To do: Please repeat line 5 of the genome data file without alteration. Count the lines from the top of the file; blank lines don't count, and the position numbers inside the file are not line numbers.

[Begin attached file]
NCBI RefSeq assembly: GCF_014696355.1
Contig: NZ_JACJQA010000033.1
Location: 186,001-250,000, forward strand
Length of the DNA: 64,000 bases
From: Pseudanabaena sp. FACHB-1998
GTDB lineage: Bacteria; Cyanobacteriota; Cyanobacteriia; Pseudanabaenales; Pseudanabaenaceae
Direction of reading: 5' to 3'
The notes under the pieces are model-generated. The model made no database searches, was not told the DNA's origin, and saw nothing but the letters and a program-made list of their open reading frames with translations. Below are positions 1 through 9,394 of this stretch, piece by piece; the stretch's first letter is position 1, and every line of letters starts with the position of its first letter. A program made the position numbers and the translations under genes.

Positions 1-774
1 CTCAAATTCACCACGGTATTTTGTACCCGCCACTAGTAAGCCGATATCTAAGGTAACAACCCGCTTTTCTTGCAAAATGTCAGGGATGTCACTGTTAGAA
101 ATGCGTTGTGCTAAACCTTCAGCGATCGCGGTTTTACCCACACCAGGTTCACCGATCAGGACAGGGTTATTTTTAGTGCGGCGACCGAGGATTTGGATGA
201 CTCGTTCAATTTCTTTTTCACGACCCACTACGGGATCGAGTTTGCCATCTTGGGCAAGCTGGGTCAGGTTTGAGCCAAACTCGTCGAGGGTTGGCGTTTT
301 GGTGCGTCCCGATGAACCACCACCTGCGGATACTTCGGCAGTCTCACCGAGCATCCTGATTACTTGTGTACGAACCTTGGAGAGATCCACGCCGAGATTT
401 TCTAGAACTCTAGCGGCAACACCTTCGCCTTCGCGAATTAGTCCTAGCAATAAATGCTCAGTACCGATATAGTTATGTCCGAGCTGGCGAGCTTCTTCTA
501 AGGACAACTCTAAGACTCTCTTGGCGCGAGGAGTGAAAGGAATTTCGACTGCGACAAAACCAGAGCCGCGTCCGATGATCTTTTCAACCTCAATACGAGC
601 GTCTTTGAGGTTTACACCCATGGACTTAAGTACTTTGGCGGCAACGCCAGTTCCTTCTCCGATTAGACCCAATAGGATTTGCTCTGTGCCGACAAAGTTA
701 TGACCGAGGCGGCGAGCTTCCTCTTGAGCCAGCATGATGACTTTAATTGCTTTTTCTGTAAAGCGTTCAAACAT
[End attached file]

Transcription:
From: Pseudanabaena sp. FACHB-1998